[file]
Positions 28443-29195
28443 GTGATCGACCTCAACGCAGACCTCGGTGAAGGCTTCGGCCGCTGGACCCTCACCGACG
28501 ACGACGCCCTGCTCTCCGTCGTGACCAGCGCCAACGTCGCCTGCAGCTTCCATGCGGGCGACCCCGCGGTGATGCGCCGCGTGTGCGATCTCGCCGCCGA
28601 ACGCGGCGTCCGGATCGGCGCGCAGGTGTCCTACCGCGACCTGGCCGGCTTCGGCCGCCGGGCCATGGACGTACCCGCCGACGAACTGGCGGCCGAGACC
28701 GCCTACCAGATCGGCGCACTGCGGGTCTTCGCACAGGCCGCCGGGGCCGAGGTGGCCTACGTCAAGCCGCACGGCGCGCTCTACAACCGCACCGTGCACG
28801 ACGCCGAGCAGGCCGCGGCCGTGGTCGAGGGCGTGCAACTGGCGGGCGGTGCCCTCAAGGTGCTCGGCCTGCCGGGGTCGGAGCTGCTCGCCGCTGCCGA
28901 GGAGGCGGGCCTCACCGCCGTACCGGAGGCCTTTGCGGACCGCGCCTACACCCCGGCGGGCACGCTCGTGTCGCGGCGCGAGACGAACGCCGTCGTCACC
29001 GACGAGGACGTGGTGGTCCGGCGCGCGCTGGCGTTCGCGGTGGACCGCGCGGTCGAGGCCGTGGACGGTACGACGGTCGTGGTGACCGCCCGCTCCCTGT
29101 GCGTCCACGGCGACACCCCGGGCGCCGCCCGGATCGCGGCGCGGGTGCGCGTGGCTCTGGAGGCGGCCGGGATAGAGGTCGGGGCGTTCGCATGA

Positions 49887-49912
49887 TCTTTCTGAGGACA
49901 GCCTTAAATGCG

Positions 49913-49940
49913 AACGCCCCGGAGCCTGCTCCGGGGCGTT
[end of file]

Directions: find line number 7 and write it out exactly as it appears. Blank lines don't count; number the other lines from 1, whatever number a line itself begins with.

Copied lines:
28901 GGAGGCGGGCCTCACCGCCGTACCGGAGGCCTTTGCGGACCGCGCCTACACCCCGGCGGGCACGCTCGTGTCGCGGCGCGAGACGAACGCCGTCGTCACC